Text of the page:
Tuesday, 26 July 2011

Greenland: Hiking to Mt Evans

The International Incoherent Scatter Radar Workshop, which was held from 18th to 23rd July in Kangerlussuaq, Greenland, had come to an end with a day of interesting and at time very amusing presentations by all seven groups of workshop participants. Since most participants, esp. those who were funded by NSF, flew out only on Monday, we had Sunday off and decided to go on a hike in order to enjoy the landscape surrounding Kangerlussuaq. Of course we just could not leave science out of the equation, and thus we chose Mt Evans as our destination, which is a hill not far from the Sondrestom Incoherent Scatter Radar. On the top of Mt Evans, there was an "aerological station" in the late 1920s and early 1930s (66° 58.25' N, 51° 0.89' W).

The first leg of the trip was by cars to the radar site. Everyone had a great time enjoying the fantastic weather in the convertibles. Photo by Phil Erickson.

A short hike from the radar site to the south-west, we came across a phased-array antenna field. This is the receiver system of the Imaging Riometer for Ionospheric Studies (IRIS). The IRIS system measures cosmic radio noise around 38 MHz in 49 narrow beams. The cosmic radio noise is attenuated during particle precipitation events increasing electron density in the upper mesosphere, i.e. the ionospheric D region. The array makes an image of this effect in 49 pixels spanning approximately a square area of 250 km by 250 km at that altitude.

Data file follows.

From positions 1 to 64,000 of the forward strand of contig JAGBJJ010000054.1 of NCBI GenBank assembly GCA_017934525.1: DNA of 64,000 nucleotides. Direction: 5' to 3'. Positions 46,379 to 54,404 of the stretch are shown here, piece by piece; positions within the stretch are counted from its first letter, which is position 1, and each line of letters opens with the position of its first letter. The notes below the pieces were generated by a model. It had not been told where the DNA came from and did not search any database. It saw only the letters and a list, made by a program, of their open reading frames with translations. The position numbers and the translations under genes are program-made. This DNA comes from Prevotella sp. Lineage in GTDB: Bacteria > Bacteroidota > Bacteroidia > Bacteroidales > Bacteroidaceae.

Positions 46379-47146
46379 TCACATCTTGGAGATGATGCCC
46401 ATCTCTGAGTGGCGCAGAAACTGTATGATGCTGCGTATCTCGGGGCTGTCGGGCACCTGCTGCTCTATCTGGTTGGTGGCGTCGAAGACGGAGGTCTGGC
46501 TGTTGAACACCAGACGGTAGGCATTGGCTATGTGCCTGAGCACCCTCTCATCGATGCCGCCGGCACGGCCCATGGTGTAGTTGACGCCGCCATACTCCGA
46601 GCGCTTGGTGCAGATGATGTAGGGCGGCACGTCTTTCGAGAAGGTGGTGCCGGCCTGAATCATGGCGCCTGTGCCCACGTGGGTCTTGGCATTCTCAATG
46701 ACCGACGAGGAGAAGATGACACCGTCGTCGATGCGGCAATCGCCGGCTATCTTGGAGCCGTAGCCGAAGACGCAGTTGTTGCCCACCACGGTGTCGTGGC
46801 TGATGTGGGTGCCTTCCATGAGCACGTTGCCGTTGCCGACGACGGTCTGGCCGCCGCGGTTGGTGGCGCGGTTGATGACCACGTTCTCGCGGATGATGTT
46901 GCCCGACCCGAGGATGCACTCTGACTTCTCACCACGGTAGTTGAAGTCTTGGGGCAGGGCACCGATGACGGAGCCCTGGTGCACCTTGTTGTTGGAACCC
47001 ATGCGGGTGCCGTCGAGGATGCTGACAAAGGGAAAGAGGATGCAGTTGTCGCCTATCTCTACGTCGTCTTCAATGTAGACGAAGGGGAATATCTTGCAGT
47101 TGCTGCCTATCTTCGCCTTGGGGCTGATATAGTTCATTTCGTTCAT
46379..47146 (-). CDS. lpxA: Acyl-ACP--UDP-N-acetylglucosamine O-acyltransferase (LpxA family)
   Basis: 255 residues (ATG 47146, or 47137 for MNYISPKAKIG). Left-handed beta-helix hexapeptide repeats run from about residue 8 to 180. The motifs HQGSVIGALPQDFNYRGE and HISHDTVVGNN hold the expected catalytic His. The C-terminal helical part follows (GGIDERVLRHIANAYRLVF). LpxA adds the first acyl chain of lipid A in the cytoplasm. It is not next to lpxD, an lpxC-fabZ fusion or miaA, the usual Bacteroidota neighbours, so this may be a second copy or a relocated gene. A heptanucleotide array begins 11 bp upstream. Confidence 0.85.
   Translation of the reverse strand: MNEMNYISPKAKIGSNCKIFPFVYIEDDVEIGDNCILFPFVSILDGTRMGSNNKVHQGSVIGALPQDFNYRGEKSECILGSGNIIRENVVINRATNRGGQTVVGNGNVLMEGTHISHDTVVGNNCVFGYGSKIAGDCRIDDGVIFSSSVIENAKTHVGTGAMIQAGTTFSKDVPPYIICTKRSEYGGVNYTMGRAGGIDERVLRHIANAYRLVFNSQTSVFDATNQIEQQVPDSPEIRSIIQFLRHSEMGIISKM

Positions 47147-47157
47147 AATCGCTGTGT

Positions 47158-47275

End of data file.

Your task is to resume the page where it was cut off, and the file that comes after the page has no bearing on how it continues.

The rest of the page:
Upon arrival at Mt Evans, the stunning view back towards Kangerlussuaq gives a great overview of this place. The end of the fjord is visible together with its quicksand fields, which are formed by many tons of silt coming down the river from the ice sheet every second. In the far distance one can just make out the ice sheet.

On the top of Mt Evans, there was an aerological station, which was manned and continuously operated for two years in the late 1920s. Part of the observations was to launch balloons from the structure in the photo and then track their ascend and thereby studying winds as a function of altitude. Two people were dropped here by boat with supplies for a year, and then left to do their measurements. Did they sometimes hike down to Kangerlussuaq to go to the pub? No, because Kangerlussuaq was founded only some 20 years later, in 1941. However, the reason why the US Air Force chose this location is closely related to the aerological station: this was a well-mapped and studied area.

The obligatory group photo on the summit of Mt Evans. We would've liked to stay longer and enjoy the stunning landscape, but those who had to fly out the next day with the C-130 had to "check in" their luggage already on this day by 1500 LT. So it was "back to base" after an hour or so on the top.

First photo by Phil Erickson, other photos by Thomas Ulich; click on the photos for bigger versions.

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